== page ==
# Where are all the constants of integration?

I am an mechanical engineering student so I'm kind of ashamed to ask this question but I have a weak math background and am digging into some of my knowledge gaps. So my question is where are all of the constants of integration and why are they generally ignored? Is it simply because they are usually treated to be zero? I guess what I'm looking for is an intuition in regards to integration constants...i.e. how do I wrap my mind around why the integration constant is/was ignored, and how can I truly understand what is going on when these constants are ignored. Any insights or conversation is greatly appreciated. Thanks in advance!

• Could you give an example of what you mean (e.g. a problem where constants are being ignored)? – user71641 Oct 16 '13 at 2:57
• <EXAMPLE src="db.tt/uFlbKMD3" width="600" height="900"> – Michael Travis Oct 16 '13 at 4:32

By the Fundamental Theorem of Calculus, you can think of integration as the reversal of differentiation. Specifically, if you have a continuous function $f:\mathbb{R} \to \mathbb{R}$, and write $$F(x) = \int_0^x f(t)dt$$ Then $F' = f$.

So now you can ask the question, given $f$ how to I find $F$? One usually finds any function $G$ such that $G' = f$. Now is $G = F$? Almost. The fact is, since $(G-F)' = 0$, they must differ by a constant. Thus, one usually write $$\int_0^x f(t)dt = G(x) + c$$ where $G$ is any function whose derivative is $f$.

That said, one would ignore the constant only if one is working with

(a) A definite integral (or)

(b) An initial condition (ie. You are given that $F(1) = 3$, say)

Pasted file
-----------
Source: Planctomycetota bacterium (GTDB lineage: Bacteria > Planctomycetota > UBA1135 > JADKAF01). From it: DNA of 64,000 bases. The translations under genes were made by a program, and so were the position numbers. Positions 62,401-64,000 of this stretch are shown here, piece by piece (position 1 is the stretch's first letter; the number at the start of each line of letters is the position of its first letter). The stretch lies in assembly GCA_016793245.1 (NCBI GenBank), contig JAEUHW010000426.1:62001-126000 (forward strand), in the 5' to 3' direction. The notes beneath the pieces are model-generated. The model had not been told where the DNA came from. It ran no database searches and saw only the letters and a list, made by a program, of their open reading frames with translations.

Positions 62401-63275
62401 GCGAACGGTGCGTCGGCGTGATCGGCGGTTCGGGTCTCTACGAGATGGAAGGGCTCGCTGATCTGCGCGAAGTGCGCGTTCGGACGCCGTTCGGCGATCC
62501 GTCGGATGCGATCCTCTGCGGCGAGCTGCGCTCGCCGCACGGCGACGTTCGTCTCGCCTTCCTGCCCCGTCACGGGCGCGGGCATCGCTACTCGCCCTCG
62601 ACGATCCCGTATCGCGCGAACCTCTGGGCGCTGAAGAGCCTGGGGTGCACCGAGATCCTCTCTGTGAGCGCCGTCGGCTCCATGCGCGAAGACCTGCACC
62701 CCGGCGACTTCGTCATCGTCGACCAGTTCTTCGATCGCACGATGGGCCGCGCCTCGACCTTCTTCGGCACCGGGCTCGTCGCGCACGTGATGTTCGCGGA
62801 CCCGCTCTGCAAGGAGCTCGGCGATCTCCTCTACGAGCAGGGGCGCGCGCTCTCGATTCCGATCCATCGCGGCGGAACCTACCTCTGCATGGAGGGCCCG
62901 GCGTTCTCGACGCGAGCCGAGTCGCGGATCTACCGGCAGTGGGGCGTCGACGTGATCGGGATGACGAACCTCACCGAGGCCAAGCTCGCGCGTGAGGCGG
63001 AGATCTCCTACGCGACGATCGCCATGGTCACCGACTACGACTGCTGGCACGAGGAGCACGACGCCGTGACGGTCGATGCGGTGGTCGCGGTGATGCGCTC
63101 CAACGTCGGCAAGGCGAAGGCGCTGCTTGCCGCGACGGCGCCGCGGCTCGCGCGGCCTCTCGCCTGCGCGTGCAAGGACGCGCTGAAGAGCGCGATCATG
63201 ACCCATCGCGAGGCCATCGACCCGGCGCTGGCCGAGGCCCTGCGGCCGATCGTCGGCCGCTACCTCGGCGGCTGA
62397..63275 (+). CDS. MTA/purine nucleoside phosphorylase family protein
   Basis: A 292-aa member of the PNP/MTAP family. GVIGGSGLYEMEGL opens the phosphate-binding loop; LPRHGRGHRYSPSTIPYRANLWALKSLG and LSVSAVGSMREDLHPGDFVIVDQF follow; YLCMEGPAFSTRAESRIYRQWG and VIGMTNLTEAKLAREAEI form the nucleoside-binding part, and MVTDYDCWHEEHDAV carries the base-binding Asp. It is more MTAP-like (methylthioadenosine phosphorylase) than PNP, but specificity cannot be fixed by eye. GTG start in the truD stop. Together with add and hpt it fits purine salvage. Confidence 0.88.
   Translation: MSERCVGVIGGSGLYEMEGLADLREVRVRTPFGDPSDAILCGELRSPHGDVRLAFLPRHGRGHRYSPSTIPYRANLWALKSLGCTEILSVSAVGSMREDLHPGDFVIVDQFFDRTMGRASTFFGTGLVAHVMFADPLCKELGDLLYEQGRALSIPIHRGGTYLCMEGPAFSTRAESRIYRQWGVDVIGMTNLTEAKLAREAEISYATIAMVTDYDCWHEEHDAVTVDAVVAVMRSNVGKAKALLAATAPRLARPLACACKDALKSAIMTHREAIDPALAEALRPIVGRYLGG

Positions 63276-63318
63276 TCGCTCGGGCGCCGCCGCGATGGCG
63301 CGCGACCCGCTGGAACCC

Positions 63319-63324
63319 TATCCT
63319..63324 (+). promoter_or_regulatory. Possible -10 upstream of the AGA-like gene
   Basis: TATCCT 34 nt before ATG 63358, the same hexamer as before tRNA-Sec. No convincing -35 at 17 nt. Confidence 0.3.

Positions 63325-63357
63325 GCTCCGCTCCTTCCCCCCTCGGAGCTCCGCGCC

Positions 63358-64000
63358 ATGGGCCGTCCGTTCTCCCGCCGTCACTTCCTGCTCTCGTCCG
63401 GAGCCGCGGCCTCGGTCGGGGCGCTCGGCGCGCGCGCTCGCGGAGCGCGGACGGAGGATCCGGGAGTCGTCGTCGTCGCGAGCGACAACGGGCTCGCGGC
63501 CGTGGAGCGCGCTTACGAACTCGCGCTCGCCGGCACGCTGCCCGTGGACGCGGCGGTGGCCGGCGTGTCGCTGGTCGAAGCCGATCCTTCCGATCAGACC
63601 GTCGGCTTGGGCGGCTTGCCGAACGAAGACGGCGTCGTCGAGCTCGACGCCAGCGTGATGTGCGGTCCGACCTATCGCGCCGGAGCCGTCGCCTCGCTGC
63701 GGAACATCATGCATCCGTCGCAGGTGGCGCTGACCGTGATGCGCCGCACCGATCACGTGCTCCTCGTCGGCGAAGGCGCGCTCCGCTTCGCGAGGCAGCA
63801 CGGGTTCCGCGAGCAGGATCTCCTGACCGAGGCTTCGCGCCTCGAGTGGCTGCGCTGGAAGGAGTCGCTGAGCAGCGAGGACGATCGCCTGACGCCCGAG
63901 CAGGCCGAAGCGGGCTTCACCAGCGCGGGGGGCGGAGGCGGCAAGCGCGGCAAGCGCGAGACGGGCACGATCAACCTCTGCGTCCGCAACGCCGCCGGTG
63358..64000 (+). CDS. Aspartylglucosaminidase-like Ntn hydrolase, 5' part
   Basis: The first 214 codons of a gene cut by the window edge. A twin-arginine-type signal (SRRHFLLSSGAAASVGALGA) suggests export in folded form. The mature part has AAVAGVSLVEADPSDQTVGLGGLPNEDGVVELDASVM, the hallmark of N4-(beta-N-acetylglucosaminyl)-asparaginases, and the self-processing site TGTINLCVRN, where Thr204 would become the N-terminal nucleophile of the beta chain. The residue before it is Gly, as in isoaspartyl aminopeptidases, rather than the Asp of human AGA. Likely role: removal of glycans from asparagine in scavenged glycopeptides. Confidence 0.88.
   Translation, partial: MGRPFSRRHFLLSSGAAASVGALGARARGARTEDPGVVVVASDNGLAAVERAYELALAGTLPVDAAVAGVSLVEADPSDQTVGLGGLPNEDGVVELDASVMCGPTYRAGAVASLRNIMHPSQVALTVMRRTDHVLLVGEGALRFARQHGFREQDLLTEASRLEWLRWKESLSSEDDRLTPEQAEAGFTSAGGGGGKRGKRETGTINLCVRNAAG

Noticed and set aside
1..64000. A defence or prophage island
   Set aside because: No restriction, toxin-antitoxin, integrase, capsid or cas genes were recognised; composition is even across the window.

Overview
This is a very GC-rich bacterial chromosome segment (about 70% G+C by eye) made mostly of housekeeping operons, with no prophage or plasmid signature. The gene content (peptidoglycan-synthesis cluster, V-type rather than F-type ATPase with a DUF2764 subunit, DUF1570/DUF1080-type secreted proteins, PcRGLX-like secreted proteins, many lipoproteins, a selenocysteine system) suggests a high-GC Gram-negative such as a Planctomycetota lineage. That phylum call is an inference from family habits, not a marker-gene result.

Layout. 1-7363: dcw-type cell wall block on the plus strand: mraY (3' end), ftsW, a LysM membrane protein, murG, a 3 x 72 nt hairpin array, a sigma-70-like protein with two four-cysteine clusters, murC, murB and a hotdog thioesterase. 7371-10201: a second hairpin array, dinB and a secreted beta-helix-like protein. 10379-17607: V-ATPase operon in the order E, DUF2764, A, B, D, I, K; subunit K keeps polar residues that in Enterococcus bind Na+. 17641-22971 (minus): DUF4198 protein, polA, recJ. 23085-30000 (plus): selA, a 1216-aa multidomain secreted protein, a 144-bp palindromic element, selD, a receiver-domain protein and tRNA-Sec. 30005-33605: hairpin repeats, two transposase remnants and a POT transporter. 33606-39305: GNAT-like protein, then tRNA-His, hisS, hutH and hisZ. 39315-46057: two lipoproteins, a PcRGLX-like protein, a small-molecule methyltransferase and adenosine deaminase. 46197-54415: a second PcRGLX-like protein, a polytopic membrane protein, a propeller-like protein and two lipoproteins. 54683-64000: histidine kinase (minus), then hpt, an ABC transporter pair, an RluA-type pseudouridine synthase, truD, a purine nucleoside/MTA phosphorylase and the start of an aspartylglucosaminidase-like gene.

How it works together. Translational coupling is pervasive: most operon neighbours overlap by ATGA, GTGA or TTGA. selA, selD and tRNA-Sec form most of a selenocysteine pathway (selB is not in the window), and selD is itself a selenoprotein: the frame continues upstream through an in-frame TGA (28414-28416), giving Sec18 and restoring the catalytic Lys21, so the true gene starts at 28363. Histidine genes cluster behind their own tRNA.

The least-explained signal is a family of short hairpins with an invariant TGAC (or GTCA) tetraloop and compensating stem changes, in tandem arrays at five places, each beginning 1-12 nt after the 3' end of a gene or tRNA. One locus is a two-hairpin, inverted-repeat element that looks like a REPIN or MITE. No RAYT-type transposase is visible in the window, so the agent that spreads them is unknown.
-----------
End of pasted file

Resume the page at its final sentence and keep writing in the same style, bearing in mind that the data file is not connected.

• So how do I know if my function is a function of 1,2, or 3 variables. Is it always in relation to the differential. I.E. if I have a dx differential will my constants always be in relation to that differential? And if I have two differentials dxdy how would the constants relate to either x or y (this rare in m. engineering as of now)? Will the constants always have whatever units the integrated function has? For example when we integrate velocity to get position will the constant be a distance measurement? – Michael Travis Oct 16 '13 at 4:19

Integration constants are always needed for completeness.

Its absence should not be treated as its value is 0.

Why it is not always shown is a matter of human behavior.

Just imagine that how much effort one has put into the process of successfully "integrated" the function. Our mind is full of joy at that instant. We therefore have the tendency of leaving it behind for the moment. We then add it in when the moment comes or when it is really necessary.

• I don't think "joy" is really a mathematical reason, which is what, I believe, the OP was asking for. – Prahlad Vaidyanathan Oct 16 '13 at 3:34
• In my engineering classes it is almost never shown :( I can't even remember the last time I saw a constant of integration in a lecture. – Michael Travis Oct 16 '13 at 4:21
• From MT’s post, I think he clearly knows that, after evaluating an indefinite integral, integration constant is needed. “Why are they generally ignored?” verified that. He even queried that ignoring them is “simply because they are usually treated to be zero?” Ignoring them or treating them as 0 is of course mathematically wrong. The main theme is “why the integration constant is/was ignored”. My answer is “joy” – a human behavior makes us temporarily put them aside. For the pt “how can I truly understand what is going on when these constants are ignored" my comment is ‘add (them) in when ...' – Mick Oct 16 '13 at 15:38